How Culture Impacts American Holiday Celebrations

With the holidays officially underway, we took a look at how American consumers prepare for and celebrate the winter holiday season. 

Reading Time: 4 minutes

December 7, 2022
Jack Mackinnon – Senior Director of Cultural Insights

Relying on findings from its multicultural Holidays & Occasions research, we examined how culture impacts several end-of-the-year holidays, including Thanksgiving, Christmas, and Kwanzaa.

Collage Group viewed each occasion across racial and ethnic demographics, signifying how brands can utilize these findings to better connect with diverse consumers through marketing.

Read on and fill out the form for an excerpt from our
Multicultural Holidays & Occasions presentation. 

Multicultural Holidays and Occasions presentation cover


Most Americans celebrate the Thanksgiving holiday, as 93% said they recognize the occasion. And it’s no surprise that food is the main attraction, as 50% say making meals from scratch is what they enjoy most. The number two favorite part of Turkey Day is in watching football, according to 38%. Number three? Viewing movies or TV specials – 35% said television is a large part of their Thanksgiving routine.

Cooking food for Thanksgiving interest graph

In examining Thanksgiving through the lens of race and ethnicity, we see that watching Thanksgiving Day football is the second most enjoyed pastime for Black (43%), White (43%) and Asian (29%) consumers. Hispanic Americans, however, said decorating their home is the second most enjoyed part of Thanksgiving.

Not to be outdone, the “Friendsgiving” holiday get-together is prevalent for many consumers, with 30% of Americans of all racial makeups saying they celebrate the gathering.

It is worth noting that most multicultural consumers add non-traditional foods to their meals, including 70% of Hispanic consumers and Asian consumers. 

Supermarket chain Publix is a brand that has been effective with its Thanksgiving advertising. During 2021, Publix released a creative campaign celebrating various ways to partake in and enjoy the holiday.

They were able to seamlessly include different people from a variety of different cultural backgrounds. The commercial also did a great job highlighting the unique ways families and friends experience Thanksgiving Day.

Collage Group’s CultureRate:Ad methodology shows consumers respond positively to spots that target specific demographics in ways that appeal to the broader population. Ads leveraging these “halo effects” offer a highly efficient approach for increasing returns on advertising investments, now an important marketing component in an uncertain economy. 

When discussing Thanksgiving campaigns, Black Friday and Cyber Monday are two very popular occasions for consumer brands. Collage Group’s research indicates that these occasions are particularly popular for Black and Asian Americans as a kick-off to holiday shopping. Hispanic Americans, however, tend to skip the hoopla, saying they shop throughout December.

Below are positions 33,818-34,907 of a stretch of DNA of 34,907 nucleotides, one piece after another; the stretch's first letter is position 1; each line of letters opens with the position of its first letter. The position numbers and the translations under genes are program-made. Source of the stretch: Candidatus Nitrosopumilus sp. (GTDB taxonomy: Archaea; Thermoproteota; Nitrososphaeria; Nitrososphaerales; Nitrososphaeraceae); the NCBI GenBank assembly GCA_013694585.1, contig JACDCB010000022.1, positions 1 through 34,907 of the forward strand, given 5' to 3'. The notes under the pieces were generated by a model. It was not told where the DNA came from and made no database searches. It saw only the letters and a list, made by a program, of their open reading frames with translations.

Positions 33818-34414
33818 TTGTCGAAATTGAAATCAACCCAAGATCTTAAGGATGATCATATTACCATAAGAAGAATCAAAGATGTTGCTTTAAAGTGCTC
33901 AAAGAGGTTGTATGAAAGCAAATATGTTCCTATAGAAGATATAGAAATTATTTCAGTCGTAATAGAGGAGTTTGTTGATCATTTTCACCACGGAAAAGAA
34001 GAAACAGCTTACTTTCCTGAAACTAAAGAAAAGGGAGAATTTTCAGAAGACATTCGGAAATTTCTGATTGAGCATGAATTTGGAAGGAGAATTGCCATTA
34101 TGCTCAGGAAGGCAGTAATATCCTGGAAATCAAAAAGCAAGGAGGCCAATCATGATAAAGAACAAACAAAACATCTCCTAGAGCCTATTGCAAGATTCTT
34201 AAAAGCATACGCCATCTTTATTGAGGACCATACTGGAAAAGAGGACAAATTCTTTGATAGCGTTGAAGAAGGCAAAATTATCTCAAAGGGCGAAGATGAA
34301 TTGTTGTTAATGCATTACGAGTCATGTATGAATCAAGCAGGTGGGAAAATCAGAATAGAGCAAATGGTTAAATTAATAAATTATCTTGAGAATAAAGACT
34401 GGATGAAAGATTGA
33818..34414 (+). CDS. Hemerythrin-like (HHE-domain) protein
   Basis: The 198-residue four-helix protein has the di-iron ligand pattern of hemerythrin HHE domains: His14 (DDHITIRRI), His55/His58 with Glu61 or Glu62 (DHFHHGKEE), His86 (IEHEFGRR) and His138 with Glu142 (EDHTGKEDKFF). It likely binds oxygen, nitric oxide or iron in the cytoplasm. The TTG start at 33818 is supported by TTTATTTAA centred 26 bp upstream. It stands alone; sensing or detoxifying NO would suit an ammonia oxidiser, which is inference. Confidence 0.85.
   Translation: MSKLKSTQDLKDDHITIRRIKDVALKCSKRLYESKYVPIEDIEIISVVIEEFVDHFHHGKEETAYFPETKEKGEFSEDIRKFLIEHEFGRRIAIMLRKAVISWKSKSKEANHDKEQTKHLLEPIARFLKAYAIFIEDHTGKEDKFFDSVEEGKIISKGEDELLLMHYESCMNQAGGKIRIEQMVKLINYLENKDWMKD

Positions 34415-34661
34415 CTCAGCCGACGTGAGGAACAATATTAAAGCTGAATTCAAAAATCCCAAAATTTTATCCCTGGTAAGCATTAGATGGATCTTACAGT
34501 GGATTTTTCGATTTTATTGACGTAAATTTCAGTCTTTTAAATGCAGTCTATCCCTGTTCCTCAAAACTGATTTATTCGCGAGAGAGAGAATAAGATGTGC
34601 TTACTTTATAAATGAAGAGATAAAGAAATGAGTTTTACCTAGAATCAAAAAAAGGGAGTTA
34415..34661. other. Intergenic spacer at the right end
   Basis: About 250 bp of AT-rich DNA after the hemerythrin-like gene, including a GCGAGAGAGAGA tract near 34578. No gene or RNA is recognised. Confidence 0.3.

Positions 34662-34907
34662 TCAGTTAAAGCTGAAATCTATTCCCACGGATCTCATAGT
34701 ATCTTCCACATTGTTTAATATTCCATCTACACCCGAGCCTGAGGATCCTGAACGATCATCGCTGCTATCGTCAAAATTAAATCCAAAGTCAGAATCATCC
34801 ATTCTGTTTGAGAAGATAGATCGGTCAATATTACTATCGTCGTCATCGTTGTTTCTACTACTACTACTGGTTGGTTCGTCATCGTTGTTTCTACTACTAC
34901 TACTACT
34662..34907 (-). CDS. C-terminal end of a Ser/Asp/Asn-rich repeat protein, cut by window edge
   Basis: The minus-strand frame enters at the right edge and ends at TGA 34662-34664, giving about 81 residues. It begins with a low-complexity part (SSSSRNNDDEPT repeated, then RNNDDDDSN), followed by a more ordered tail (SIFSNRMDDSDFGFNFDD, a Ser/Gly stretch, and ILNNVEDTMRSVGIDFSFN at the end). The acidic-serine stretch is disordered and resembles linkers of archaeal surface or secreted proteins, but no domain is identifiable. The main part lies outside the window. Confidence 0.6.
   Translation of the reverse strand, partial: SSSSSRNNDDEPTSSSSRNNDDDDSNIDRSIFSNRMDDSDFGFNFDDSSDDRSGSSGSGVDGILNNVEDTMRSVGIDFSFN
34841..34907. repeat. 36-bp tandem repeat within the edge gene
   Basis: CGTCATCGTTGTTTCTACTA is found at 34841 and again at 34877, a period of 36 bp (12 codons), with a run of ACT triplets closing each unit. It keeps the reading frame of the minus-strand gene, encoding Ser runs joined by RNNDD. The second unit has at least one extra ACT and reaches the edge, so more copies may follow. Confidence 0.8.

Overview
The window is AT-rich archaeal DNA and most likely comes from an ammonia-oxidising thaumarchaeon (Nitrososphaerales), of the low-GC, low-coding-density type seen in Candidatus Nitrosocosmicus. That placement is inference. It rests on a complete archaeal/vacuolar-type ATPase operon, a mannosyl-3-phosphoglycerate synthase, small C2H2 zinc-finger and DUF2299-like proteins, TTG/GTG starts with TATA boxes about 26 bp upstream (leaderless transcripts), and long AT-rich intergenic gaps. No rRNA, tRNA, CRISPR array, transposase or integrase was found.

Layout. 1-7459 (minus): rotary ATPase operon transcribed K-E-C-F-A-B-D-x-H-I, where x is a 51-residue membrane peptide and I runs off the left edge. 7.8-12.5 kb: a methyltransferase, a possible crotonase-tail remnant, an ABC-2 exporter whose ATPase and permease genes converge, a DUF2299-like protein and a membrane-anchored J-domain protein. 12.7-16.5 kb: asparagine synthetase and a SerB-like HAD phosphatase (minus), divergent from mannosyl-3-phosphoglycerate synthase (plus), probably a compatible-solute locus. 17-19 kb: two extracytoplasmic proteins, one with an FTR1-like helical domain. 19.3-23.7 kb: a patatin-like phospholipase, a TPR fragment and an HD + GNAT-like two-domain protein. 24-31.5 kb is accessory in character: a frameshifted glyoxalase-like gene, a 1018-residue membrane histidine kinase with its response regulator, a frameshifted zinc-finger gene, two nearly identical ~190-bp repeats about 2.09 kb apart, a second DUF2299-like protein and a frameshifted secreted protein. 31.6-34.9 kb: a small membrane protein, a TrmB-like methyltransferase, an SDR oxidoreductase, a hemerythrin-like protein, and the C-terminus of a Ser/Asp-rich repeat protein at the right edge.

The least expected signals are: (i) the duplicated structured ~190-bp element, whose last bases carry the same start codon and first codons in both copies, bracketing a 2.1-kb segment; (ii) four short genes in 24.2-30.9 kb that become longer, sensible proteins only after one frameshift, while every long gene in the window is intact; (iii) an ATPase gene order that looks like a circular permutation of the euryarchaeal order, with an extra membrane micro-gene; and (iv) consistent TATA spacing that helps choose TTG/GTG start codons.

Like Thanksgiving, the majority of Americans celebrate Christmas, with 93% saying they like to partake in the festivities.

Americans who celebrate Christmas graph

When asked whether their Christmas celebrations go beyond typical “American” traditions, Hispanic and Asian consumers were more likely to say “yes.” Moreover, Noche Buena (Christmas Eve), Three Kings Day, and Las Posadas are all widely celebrated Christmas-time holidays for bicultural and unacculturated Hispanic shoppers.

Collage Group’s research found that while Asian Americans enthusiastically take part in Christmas celebrations, unfortunately they are regularly an underrepresented segment in terms of holiday media content.

But excluding Asian Americans, underrepresenting them, or just failing to target them in Christmas advertisements is a major oversight. Asian consumers partake in the holiday like everyone else, with their own customs and traditions, so brands should absolutely work to make a connection.


While Kwanzaa – a celebration of African heritage and culture – may not be as mainstream as the other end-of-year holidays, it is presently observed by about one in every five Black Americans.

Thirty percent of polled Black consumers, and 17% of Hispanic consumers, said that all brands should recognize the holiday through its marketing or advertising.

How to Authentically Connect During Winter Holidays

Brands should focus on authenticity, especially when activating on a holiday that is celebrated by a specific racial or ethnic segment, such as Kwanzaa. Depending on the brand, this can include a simple celebratory posting on a social media page, helping to educate the broader community about the holiday, or partnering with in-segment content creators to tell their personal stories related to the holiday.

Another tip is for brands to highlight what is non-traditional about traditional American holidays. Thanksgiving and Christmas are celebrated across racial and ethnic segments, but many multicultural Americans have other traditions based on their heritage and upbringing. Showing the range of how Americans commemorate will attract many consumers, particularly those who are multicultural, and those who have different ways of celebrating.

Other Holidays & Occasions Research Articles and Insights from Collage Group

Jack McKinnon

Jack McKinnon

With more than 15 years of diverse consumer research experience, Jack Mackinnon offers deep expertise in Multicultural, Generational, LGBTQ+ consumers, and their intersection. Jack’s research extends into exploring culture-at-large, investigating broader societal trends not easily categorized into typical areas of research.

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